Subscribe free to our newsletters via your
. Earth Science News .

Merkel pledges aid amid flood surge
by Staff Writers
Passau, Germany (AFP) June 04, 2013

Chancellor Angela Merkel pledged 100 million euros in emergency aid for flood-ravaged areas on Tuesday as surging waters that have claimed at least 11 lives and forced tens of thousands of evacuations across central Europe bore down on eastern Germany.

Heavy rains have turned vast regions into lakes, cut off villages, severed transport links and left historic city centres under muddy brown water. The inundations have also brought back dark memories of devastating floods that killed dozens in 2002.

The largest volumes of water have travelled down two of Europe's great river systems: the Danube, which runs from Germany through Austria and central Europe into the Black Sea, and the Elbe, which flows from the Czech Republic through eastern Germany into the North Sea.

Merkel travelled by helicopter over the flood zone and visited three impacted areas, starting in Passau, Bavaria, where the Danube meets two other rivers and peaked late Monday at 12.9 metres (42 feet), the highest level since 1501.

The chancellor vowed the emergency cash would be disbursed in an unbureaucratic way because "what's important now is that the aid quickly reaches the people". Property damage in Passau alone was estimated at 20 million euros ($26 million) by the city mayor.

Some people have paddled canoes down flooded streets in Passau, where drinking water, power and phone services were cut. Elsewhere stranded residents were evacuated from their soggy homes by rescue personnel using inflatable boats.

"The damage and the loss of income is a long-term matter. And that's why our support will not cease," said Merkel, who faces an election in less than four months and was later photographed helping to fill sandbags.

Across the region, the official death toll rose to 11 as Czech emergency services recovered the body of a man from the swollen Male Labe river in the northern Krkonose mountain range, near the border with Poland.

The deluge killed seven others in the Czech Republic, including a woman who was hit by an uprooted tree as she walked her dog. Two others died in Austria and one in Switzerland. Several more people were missing.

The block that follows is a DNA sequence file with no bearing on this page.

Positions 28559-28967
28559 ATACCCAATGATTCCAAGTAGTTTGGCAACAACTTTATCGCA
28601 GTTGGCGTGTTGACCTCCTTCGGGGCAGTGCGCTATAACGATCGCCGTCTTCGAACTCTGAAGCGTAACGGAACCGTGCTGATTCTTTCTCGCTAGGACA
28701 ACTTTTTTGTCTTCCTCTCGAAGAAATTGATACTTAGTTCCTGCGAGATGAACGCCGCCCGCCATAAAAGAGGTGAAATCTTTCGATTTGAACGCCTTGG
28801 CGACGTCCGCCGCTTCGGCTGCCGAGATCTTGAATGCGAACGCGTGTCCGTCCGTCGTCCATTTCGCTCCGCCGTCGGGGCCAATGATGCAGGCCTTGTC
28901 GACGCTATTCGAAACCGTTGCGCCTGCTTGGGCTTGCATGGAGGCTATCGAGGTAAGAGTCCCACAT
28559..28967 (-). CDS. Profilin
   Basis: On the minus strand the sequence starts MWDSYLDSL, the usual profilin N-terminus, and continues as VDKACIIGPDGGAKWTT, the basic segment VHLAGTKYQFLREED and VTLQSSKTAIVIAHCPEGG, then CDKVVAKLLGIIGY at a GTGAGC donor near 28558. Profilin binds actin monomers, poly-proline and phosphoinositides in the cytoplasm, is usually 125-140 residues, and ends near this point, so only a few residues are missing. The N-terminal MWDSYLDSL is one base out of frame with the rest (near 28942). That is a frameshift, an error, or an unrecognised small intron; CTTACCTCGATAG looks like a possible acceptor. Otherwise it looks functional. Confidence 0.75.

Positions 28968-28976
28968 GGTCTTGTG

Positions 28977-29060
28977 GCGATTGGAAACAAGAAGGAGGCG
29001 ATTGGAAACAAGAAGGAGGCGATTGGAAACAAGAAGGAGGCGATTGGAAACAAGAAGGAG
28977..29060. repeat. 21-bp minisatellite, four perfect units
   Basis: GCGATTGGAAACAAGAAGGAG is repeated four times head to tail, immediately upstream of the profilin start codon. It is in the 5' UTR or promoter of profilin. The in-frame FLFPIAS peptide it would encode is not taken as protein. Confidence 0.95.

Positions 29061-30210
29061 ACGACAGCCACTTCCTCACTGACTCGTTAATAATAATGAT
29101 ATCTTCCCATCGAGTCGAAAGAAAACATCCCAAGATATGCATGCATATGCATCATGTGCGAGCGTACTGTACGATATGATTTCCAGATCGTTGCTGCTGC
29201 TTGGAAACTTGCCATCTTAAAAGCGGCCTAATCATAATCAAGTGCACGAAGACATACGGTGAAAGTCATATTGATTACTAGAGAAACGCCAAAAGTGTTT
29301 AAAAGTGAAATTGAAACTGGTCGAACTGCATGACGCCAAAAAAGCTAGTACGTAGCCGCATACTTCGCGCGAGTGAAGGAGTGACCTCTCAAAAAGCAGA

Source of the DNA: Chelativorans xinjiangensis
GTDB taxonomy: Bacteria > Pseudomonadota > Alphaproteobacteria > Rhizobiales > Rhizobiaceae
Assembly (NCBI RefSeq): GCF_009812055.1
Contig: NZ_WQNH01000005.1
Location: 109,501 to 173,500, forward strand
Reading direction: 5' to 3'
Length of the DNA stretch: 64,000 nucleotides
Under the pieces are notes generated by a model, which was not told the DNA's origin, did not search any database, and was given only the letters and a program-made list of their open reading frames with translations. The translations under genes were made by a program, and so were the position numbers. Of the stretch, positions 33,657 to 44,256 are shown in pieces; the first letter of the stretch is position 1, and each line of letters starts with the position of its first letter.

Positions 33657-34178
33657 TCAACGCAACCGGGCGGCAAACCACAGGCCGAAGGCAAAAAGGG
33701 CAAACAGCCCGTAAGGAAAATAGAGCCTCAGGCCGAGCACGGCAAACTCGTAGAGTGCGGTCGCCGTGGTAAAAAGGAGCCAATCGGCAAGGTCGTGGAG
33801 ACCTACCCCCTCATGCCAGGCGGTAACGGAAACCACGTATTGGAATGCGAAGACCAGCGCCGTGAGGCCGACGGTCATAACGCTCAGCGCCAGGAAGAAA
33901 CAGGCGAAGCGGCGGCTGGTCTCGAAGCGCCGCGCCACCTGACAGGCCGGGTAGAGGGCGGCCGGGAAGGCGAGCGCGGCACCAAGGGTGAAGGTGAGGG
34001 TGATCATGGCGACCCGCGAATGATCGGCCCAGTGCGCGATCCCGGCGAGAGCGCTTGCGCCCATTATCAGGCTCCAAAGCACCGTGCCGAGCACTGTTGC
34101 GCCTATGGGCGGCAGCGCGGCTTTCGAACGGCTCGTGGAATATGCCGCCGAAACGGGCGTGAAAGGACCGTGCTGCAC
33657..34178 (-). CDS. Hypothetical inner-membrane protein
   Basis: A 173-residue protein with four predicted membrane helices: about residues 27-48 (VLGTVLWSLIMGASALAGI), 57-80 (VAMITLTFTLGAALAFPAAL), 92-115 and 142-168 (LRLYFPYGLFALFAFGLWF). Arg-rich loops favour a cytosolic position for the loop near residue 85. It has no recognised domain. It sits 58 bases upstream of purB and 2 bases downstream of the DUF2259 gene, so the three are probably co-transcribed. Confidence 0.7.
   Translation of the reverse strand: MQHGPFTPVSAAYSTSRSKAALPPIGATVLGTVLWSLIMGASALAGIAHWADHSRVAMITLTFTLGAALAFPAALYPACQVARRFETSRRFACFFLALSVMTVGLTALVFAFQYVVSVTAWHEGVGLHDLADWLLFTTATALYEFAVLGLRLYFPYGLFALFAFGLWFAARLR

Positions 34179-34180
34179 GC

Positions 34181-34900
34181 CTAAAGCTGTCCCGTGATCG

Across much of the swamped region, rail, road and river traffic links were cut, crops destroyed, schools and factories closed and hospitals evacuated.

In Prague, the flood water hit its highest level on Tuesday after inundating the city centre, displacing more than 8,000 people and forcing a night-time operation to move animals in the city's zoo to higher ground.

Tourists mingled with locals on Prague's bridges, taking pictures of the high water, sandbags in the doorways, anti-flood defences and the 14th-century Charles Bridge which remained closed to the public.

Prague mayor Tomas Hudecek bemoaned "an excessive surge in flood tourists" amid reports that some had attempted to dismantle anti-flood defences to take home as souvenirs.

Prague has installed anti-flood walls along 17 kilometres (10.5 miles) of riverfront, said fire brigade spokeswoman Nicole Zaoralova.

The mass of water was headed downstream to eastern Germany, where cities on the Elbe, including Dresden and Magdeburg, scrambled to prepare for potentially massive floods.

In Magdeburg, authorities declared a state of emergency and said they expected the river, normally at two metres, to rise to almost seven metres -- higher than in 2002.

In all, Germany deployed some 43,000 fire fighters and 4,000 troops in four states, securing dykes with sandbags, and providing food, shelter and clothes for displaced people.

Transport Minister Peter Ramsauer expected the damage to German road and rail infrastructure to reach hundreds of millions of euros.

Several events were cancelled, including a music festival dedicated to Baroque composer Georg Friedrich Handel planned for June 6-16 in the eastern city of Halle.